The former U.S. military prosecutor at Guantanamo, Col. (R) Morris Davis, has issued a fierce attack on both the G.W. Bush and Obama administrations for first creating, and then perpetuating, what he calls a "law-free zone" at the Guantanamo base -- one which permits torture.
Morris resigned in 2007 to protest "enhanced interrogation" techniques used on terrorist suspects, and is now the executive director and counsel of the New York-based Crimes of War project, which is planning a Nov. 13 event to highlight the ten-year anniversary of George Bush's executive order setting up military commissions at Guantanamo to try terrorist suspects. Speaking at a conference at New York's Bard College, he slammed enhanced interrogation techniques -- torture -- which Bush authorized and Obama continues. Torture, he said, is a breach of U.S. statutes, and was largely the work of political appointees, rather than the uniformed services which opposed it.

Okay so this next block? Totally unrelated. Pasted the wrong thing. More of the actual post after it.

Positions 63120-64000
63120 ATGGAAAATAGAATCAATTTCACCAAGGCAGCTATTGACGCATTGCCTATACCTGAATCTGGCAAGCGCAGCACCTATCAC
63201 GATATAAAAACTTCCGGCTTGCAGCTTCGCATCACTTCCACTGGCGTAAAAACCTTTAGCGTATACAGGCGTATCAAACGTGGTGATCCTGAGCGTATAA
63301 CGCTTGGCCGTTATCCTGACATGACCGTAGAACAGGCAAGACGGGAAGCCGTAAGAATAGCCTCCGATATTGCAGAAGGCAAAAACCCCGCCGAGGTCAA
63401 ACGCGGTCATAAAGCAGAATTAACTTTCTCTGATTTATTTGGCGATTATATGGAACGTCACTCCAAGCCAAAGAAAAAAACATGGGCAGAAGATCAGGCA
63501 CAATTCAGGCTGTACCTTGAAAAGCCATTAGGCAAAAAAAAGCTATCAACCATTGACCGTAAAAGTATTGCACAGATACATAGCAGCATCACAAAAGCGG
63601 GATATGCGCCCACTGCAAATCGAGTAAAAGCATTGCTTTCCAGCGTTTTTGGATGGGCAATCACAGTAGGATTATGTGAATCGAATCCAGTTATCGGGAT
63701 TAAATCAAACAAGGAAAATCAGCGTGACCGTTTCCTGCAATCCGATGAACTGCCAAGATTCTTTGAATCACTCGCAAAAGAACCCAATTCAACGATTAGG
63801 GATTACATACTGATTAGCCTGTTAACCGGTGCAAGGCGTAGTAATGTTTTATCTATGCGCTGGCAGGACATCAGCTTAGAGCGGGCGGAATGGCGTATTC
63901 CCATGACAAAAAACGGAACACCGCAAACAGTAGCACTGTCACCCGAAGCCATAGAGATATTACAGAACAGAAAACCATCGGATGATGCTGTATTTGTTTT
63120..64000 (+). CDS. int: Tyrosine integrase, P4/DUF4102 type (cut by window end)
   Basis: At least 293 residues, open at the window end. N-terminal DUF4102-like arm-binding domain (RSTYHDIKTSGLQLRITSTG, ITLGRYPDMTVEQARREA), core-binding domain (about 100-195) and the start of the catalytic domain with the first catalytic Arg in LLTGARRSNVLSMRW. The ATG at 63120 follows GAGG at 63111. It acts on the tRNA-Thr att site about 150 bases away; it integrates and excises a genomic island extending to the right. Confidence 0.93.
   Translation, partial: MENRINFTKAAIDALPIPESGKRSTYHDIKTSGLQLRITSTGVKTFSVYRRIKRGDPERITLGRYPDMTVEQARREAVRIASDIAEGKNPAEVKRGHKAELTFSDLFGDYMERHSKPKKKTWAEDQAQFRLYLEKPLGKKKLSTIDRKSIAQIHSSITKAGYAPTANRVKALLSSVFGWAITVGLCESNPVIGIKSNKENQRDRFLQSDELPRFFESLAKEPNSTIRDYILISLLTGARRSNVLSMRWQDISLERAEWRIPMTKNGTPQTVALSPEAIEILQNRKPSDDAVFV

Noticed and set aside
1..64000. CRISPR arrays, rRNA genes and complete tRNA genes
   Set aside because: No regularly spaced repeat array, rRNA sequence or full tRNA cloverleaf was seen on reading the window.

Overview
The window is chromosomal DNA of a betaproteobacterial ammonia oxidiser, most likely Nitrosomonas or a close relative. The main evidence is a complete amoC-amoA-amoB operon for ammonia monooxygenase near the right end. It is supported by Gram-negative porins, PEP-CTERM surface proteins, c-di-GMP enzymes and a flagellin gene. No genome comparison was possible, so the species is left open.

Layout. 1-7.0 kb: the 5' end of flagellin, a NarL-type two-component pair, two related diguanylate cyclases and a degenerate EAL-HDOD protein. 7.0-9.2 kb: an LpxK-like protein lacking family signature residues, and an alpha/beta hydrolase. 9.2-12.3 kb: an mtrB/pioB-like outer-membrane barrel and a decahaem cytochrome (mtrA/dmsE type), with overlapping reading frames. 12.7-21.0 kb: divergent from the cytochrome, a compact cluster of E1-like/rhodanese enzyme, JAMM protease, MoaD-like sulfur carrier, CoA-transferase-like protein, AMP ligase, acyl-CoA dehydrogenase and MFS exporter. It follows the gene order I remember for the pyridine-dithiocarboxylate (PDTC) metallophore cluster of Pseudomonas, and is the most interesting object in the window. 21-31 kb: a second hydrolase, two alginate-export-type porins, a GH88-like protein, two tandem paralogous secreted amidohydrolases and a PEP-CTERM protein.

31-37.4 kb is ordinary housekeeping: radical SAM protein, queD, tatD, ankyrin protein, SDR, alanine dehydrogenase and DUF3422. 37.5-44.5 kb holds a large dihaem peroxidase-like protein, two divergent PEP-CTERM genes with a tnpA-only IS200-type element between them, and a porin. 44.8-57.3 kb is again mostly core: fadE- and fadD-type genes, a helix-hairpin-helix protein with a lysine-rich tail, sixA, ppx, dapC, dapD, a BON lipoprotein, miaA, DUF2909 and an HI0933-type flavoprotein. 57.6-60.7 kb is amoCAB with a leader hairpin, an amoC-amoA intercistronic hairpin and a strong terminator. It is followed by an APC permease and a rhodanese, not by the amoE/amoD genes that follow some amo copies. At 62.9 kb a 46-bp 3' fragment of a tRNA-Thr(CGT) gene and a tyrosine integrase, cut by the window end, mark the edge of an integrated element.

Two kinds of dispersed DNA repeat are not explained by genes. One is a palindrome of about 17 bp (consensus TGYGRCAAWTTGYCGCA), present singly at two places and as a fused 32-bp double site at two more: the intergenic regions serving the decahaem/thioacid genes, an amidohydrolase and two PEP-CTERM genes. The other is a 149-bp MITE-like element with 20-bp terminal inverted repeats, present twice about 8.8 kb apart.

Crimes of War is pressuring Obama for failing to keep his campaign pledge of halting military commissions and closing Guantanamo. Thomas Keegan, head of Bard's human rights program, denounces the fact that more than two years after Obama's election, there are still 150 prisoners at Guantanamo, one of whom will go on trial this November before one of those military commissions.